Rounding out the cast are Shia LaBeouf as Catilina’s scheming cousin Clodio, Aubrey Plaza as sugar daddy-seeking journalist Wow Platinum and Jon Voight as the sugar daddy.

If this sounds like a Roman conspiracy saga, that’s because it’s based on a historical event.

Coppola said he had an idea for it Megalopolis way back in the 1980s, shortly after he finished filming his infamous Marlon Brando vehicle Apocalypse now. Coincidentally, that film, which had its own controversies and accusations of excess, also premiered at Cannes and won the Palme d’Or in 1979.

Reports of cast member quits, script rewrites, and production delays have also survived Megalopolis in limbo for years. However, the 2001 footage was kept and even included in the final iteration. To finance the multimillion-dollar production, Coppola even sold part of his winery to cover costs.

“The money doesn’t matter,” Coppola said at a press conference in Cannes on May 17.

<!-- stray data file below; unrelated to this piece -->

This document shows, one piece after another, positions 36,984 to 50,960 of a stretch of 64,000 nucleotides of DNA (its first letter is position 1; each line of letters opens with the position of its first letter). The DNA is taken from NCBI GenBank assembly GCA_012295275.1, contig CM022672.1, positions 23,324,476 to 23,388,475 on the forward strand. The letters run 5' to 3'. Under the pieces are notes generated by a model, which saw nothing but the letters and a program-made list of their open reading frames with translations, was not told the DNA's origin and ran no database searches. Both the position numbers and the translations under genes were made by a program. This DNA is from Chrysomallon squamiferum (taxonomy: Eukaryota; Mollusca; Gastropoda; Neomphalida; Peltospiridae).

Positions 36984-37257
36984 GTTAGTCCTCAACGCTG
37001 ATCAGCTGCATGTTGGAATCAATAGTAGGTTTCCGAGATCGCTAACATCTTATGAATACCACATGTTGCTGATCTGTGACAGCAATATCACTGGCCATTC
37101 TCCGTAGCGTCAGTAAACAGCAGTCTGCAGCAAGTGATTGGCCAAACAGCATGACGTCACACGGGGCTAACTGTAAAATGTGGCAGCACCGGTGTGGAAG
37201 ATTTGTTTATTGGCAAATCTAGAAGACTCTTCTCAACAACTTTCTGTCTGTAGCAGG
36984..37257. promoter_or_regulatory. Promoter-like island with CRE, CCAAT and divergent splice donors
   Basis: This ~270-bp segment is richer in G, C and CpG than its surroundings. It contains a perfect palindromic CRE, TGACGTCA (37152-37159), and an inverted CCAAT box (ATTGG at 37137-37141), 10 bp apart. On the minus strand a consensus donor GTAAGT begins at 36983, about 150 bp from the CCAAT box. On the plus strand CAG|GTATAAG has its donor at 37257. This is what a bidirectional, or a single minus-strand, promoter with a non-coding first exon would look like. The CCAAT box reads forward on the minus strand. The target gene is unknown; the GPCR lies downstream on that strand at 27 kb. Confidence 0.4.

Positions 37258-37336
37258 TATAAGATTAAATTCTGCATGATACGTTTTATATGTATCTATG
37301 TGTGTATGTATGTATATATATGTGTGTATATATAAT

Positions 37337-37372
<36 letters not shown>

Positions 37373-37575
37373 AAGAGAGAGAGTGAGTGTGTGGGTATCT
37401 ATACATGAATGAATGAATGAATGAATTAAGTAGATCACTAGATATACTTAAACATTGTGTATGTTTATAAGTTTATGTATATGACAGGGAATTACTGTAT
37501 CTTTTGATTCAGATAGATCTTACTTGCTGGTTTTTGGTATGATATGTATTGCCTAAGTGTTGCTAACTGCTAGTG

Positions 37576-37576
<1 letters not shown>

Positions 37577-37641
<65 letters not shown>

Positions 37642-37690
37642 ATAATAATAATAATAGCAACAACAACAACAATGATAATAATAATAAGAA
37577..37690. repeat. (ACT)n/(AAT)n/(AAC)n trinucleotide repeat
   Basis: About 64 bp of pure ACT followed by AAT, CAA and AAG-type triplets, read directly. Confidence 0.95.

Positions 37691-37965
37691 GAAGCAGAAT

Giancarlo Esposito, Laurence Fishburne, Nathalie Emmanuel, Francis Ford Coppola and Adam Driver at the Cannes Film Festival.

Giancarlo Esposito, Laurence Fishburne, Nathalie Emmanuel, Francis Ford Coppola and Adam Driver at the Cannes Film Festival. (JB Lacroix/FilmMagic via Getty Images)

Coppola was accused of behaving inappropriately toward female extras while filming a nightclub scene, according to a May 14 report from the Guardian.

“For example, he would have pulled women onto his lap. And during a bacchanalian nightclub scene shot for the film, according to witnesses, Coppola came onto the set and attempted to kiss some of the topless and scantily clad female extras,” the Guardian reported.